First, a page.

The results are in! We now have 202 votes for yesterday’s ‘do you buy links for SEO‘ poll – and it’s fair to say the results are very interesting.
The reason I asked this question in the first place was because I wanted to forget about the usual best practice advice we always hear and get an honest and realistic representation of what it actually takes to achieve top rankings in Google.
So what can we read into this?
- 26% answered with “No – we keep clear of any link buying activity”. I decided against the post title of “26% of SEOs are liars!”. I actually think this number sounds very accurate, although it does depend on where you draw the line on what you classes as a paid link.
- 22% answered with “Yes – depending on the niche and competitiveness”. This was my answer too; in my opinion, as long as you are 100% transparent with the client and are looking at long-term organic success, as opposed to risky quick-win strategies, in some niches it can be very difficult to compete for top rankings without buying links. I’m not saying it’s impossible, but if buying links is clearly working for your competitors, then realistically it’s going to be more difficult to catch/outrank them with touching paid links. You just have to be more careful as there is obviously a risk element involved.
- 20% voted for “No – but would consider depending on the scenario”. I think that’s very similar to the above answer – you may not have felt it necessary to buy links yet, but it would be a different story in competitor niches where this is a more important strategy for competitors.
- 16% say that “Yes – link buying is a major part of our SEO campaign”. To put this into context, this was 33 votes – which I think is very high. Obviously it’s a risky tactic to rely too heavily on paid links for any search campaign – but I also received many private comments such as “yes, it’s essential – we couldn’t rank without them!” and “we tried reducing our £xx,000 paid link budget but rankings dropped dramatically – so we had to start buying them again”. This makes things very difficult for the client or agency – because you want to have a long-term, ethical organic SEO approach. But you also want to do what works right now – and if that’s paid links, you have to decide if you want to maximise online revenue right now, or whether you are prepared to lose out to competitors in the hope that long-term you will come out on top as Google improves its paid link detection algorithm. In my experience, nobody ever likes to lose out to competitors!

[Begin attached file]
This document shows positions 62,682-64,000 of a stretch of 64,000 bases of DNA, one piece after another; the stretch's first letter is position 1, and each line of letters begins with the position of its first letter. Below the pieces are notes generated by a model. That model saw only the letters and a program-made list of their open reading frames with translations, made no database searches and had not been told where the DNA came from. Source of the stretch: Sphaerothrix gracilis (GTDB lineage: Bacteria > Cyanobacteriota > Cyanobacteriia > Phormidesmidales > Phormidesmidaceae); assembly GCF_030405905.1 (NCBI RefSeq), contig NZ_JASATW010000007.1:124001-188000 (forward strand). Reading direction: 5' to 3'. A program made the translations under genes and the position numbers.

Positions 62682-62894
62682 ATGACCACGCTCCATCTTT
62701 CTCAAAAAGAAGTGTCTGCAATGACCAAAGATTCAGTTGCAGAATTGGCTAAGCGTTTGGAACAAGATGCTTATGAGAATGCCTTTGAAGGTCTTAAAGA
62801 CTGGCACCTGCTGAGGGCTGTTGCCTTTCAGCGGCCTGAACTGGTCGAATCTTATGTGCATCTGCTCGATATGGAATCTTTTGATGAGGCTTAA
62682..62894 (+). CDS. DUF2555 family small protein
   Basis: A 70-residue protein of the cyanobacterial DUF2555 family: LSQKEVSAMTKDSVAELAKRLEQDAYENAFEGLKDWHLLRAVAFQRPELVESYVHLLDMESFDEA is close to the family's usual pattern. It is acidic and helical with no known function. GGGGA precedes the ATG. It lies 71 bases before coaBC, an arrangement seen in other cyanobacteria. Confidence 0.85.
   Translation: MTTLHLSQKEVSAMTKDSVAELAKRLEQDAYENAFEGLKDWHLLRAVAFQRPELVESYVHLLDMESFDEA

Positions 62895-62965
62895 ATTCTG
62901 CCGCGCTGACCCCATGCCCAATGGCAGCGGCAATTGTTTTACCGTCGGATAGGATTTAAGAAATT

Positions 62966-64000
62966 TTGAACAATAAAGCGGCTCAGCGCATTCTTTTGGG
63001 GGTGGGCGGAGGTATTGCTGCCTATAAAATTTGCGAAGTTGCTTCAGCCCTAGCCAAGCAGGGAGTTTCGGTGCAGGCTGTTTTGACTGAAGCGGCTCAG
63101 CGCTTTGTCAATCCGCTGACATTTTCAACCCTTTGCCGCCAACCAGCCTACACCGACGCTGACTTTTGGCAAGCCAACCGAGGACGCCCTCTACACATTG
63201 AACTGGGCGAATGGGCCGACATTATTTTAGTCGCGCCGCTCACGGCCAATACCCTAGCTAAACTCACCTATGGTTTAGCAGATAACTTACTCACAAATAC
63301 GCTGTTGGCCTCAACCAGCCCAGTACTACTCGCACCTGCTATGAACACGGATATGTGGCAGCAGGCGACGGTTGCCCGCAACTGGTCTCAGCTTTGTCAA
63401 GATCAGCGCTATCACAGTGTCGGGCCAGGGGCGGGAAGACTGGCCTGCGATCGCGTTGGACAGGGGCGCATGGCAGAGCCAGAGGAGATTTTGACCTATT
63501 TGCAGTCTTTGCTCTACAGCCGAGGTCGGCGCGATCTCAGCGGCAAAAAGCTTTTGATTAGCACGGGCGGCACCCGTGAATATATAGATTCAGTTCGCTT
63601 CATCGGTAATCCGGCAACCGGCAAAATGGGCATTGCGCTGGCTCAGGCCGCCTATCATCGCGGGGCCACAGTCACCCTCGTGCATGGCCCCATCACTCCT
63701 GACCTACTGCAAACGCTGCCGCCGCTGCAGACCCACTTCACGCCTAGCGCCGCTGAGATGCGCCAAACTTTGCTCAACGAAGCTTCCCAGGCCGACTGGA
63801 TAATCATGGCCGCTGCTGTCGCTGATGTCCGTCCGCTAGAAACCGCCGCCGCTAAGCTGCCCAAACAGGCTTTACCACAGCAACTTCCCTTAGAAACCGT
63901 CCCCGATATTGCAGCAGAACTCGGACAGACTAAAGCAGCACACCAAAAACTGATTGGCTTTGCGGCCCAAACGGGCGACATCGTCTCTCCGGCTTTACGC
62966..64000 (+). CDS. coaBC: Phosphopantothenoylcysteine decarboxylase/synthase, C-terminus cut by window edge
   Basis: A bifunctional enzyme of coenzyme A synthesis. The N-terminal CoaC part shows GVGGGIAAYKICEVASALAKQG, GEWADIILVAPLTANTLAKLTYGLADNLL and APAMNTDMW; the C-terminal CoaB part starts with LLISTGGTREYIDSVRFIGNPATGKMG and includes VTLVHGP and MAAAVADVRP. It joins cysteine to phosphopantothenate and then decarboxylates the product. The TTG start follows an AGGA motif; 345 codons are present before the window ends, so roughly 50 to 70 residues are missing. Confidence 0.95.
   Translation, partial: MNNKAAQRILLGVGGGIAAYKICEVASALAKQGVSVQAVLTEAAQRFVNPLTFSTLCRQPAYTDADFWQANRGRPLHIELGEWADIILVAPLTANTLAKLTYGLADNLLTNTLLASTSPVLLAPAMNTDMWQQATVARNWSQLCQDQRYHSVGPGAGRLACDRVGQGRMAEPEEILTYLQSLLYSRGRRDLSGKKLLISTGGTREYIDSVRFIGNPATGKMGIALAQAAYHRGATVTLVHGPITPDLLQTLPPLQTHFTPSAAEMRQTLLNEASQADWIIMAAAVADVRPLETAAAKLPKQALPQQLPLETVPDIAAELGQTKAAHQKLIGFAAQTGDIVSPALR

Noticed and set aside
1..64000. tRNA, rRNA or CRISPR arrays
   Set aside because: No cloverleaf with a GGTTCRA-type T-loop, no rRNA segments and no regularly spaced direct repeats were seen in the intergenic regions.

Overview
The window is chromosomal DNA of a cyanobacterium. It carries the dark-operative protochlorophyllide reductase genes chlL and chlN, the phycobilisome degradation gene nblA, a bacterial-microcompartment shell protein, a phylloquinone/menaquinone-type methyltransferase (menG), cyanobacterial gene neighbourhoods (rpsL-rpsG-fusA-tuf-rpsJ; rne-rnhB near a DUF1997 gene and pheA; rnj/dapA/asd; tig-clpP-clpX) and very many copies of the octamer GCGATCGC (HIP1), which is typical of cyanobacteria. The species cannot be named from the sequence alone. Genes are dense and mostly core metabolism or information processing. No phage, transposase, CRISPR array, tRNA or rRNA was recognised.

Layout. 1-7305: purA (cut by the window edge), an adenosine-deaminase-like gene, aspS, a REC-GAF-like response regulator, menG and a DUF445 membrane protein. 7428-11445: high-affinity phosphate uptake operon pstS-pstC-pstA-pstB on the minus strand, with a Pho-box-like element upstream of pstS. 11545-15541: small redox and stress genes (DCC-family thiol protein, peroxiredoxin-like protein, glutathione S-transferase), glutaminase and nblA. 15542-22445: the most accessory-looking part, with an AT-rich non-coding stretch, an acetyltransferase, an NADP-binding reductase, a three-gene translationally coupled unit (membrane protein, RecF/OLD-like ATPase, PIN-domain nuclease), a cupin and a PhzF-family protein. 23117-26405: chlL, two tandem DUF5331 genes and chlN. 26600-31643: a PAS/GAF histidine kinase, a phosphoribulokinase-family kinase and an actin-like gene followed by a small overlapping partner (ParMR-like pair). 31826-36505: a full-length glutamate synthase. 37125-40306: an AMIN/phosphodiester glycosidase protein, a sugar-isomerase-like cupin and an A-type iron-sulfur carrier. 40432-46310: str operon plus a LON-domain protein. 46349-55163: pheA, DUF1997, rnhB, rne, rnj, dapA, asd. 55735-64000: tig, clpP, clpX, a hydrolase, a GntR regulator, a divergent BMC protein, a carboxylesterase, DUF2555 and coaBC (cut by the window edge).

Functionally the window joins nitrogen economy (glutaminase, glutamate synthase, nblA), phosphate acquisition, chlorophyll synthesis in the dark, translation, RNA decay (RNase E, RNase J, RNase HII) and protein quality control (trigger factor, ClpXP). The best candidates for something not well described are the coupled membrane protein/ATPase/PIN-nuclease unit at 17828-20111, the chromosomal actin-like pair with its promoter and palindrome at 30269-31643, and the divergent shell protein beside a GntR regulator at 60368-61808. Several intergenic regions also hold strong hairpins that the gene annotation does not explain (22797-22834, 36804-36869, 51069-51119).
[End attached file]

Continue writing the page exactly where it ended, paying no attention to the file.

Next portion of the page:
- 13% voted for “Yes – as a small percentage of our link building campaigns”. Personally I thought this may have been higher. There are paid links which clearly still work – Google wouldn’t even have the paid link reporting tool if their algorithm caught them all – but it’s going to be less of a sign to Google if it only accounts for a small proportion of your backlinks. That’s why big brands often get away with buying links, but it’s always going to be far more noticeable for smaller sites.
- And 3% voted other – ignore some of the comments, such as the SEOptimise one, that wasn’t us. But the results are interesting nonetheless, mainly because it’s that question again: where do you draw the line on paid links? Does online PR for SEO count as paid links? Are you buying links as soon as you hire an agency for SEO?
It’s interesting to look at the differences in ethics and laws/guidelines which may influence SEO strategies here. Although, with the largest samples sizes you can read much more into the UK and US results – unless you believe that in Greece they don’t buy links!
Comparing the US and UK is interesting though – the major difference being that 34% of SEOs in the US don’t buy links, compared with the lower 25% in the UK. The other options being very similar across the two.
Would be great to hear your comments on the results? Do you think this is accurate? When do you feel link buying is acceptable (if at all)? And where do you draw the line between a paid and a non-paid link?